McLennan, J.D. Original Research: Did point-of-use drinking water strategies for children change in the Dominican Republic during a cholera epidemic? Public Health Nov 2015
Objective: Point-of-use (POU) strategies to improve drinking water, particularly chlorination, are promoted within cholera epidemics when centrally delivered safe drinking water is lacking. Most studies examining POU practices during cholera epidemics have relied on single cross-sectional studies which are limited for assessing behavioural changes. This study examined POU practices in a community over time during a cholera outbreak.
Study design: Secondary data analysis of existing dataset.
Methods: During attendance at well-baby clinics serving a low-income peri-urban community in the Dominican Republic, mothers had been routinely asked, using a structured questionnaire, about POU strategies used for drinking water for their children. Frequency distribution of reported practices was determined over a 21 month period during the cholera outbreak on the island of Hispaniola.
Results: An estimated 27.8% of children were reported to have had some exposure to untreated tap water. Unsustained reductions in exposure to untreated tap water were noted early in the epidemic. POU chlorination was infrequent and showed no significant or sustained increases over the study time period.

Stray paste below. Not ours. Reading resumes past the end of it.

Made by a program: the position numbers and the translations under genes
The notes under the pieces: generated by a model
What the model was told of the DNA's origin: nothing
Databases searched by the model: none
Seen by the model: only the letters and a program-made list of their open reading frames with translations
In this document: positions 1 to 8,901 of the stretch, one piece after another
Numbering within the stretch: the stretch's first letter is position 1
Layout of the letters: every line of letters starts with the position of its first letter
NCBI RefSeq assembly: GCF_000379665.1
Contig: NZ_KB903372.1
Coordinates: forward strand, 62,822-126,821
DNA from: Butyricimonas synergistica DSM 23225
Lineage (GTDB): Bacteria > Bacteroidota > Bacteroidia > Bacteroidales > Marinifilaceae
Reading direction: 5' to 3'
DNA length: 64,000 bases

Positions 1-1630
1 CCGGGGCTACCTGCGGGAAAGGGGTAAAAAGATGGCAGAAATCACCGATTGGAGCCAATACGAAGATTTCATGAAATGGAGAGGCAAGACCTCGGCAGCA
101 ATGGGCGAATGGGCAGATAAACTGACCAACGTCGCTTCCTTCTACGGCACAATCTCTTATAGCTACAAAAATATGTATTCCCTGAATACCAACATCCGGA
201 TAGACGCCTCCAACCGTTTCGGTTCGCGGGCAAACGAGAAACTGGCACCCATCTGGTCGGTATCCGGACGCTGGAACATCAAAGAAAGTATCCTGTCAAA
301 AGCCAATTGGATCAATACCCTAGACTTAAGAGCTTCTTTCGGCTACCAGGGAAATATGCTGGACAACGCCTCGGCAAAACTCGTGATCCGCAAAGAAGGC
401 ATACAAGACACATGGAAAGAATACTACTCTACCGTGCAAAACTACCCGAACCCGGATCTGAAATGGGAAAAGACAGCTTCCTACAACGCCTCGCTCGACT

Conclusion: High reliance on bottled water, consistent with national household patterns prior to the cholera outbreak, may have reduced the perceived need for POU chlorination. Examination of the safety of relying on bottled water during cholera outbreaks is needed. Additionally, further inquiries are needed to understand variation in POU practices both during and beyond cholera outbreaks.
Chlorine addition to household drinking water was infrequent in the study community. No sustained water improvement practices were detected during a cholera outbreak. Extensive pre-existing bottled water use may have contributed to the lack of change.